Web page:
Self-discipline is at the heart of practising listening, and consistency is a must. You must continuously listen to English audios over a long period of time and get plenty of exposure to the language. You must also make sure you practise listening to a variety of materials on different topics.

Also, don’t shy away from unfamiliar and difficult accents. Explore all the accents that you can find. The more you listen, the less intimidating these accents will become. Let English audios play at the background while you get on with other things. Even if your mind and hands are busy, this kind of listening will help you distinguish accents better, consolidate what you already know, and also help you become familiar with many new words even if you don’t know what they mean yet.

Have a wonderful journey with your learning!

Yesim Begen

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4 Comments

  1. What an impressive writing !
    Those are exactly what I want to and what I have been doing ! Since I had lessons with you, I became much more passionate about studying English, and got eager to understand the different accents of English people. However, as you know, the circumstance in Korea is different from being in English-speaking countries. So I sometimes lose my interests towards speaking English.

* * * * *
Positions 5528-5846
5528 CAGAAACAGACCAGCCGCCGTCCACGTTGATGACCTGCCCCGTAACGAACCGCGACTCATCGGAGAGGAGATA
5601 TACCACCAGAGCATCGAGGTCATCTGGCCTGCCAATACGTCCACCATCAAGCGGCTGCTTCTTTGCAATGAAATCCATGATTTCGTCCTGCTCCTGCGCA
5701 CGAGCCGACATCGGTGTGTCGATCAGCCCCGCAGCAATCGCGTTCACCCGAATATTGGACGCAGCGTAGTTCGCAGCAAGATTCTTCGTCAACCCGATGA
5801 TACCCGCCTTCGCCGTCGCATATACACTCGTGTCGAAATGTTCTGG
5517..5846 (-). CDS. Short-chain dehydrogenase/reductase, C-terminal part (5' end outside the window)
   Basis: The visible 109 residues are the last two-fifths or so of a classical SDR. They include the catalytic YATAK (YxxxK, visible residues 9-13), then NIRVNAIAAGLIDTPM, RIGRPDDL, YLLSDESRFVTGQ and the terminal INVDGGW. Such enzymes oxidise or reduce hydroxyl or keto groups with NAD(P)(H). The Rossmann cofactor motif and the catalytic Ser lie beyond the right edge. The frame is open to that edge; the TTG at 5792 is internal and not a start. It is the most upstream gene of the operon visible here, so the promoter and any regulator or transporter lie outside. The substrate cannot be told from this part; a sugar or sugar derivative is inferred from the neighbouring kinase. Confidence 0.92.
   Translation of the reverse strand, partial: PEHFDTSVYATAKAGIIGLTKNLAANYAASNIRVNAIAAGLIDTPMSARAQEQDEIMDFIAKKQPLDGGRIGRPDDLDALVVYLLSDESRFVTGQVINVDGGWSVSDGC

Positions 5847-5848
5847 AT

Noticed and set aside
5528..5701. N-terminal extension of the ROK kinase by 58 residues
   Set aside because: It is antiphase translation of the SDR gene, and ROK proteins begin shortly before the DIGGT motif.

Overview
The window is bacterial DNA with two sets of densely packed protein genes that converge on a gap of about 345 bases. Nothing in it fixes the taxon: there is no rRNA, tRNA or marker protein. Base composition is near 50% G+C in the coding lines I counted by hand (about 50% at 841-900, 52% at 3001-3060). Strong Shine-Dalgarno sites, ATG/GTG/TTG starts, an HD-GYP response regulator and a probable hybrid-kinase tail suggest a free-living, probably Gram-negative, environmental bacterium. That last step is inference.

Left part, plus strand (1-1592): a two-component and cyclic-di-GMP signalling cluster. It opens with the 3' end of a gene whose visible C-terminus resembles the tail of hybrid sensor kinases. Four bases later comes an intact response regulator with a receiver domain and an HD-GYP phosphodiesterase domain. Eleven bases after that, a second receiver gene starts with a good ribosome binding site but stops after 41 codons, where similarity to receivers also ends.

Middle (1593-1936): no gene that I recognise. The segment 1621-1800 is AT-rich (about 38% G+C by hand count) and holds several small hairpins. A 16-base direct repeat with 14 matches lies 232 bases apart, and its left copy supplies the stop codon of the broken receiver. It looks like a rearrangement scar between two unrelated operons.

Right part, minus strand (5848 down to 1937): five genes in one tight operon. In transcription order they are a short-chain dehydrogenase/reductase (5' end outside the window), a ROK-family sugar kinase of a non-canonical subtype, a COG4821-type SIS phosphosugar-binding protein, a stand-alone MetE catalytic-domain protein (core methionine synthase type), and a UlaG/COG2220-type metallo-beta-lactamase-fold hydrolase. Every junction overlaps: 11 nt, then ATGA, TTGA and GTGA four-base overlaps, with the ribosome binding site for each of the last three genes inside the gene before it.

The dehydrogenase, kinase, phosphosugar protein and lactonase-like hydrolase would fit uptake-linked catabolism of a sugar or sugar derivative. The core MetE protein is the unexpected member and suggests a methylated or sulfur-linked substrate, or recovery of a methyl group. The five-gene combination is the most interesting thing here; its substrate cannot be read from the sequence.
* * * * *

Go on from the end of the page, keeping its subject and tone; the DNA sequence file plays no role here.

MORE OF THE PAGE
From this time, I’m certain that your writing will always help me to motivate to study English. I’ll read and keep in my mind with reading this, whenever I feel less confident !

    Thank you so much & give a bigbig cuddle to you and your lovely son >_<

    • Hi Heewon,
      Thank you very much for your comments. I agree with you that sometimes one might lose interest in speaking a foreign language. But this is normal, and generally temporary.

      You are a great learner Heewon, one of the brightest I have ever worked with.
      Lots of love 🙂

  2. This is so true. I used to be an interpreter and understanding what the speaker said was crucial, sometimes in a matter of seconds. Of course, there were times when I didn’t understand everything they said, but I instinctively did what you preach: focus on what I did understand, find clues and anticipate what they were going to say.
    Great article, Yesim, clear, well-structured and to the point. Keep up the good work! 🙂

    • Hi Alina,
      Thank you for your comment.
      I loved what you said about how this strategy is useful in interpreting as well.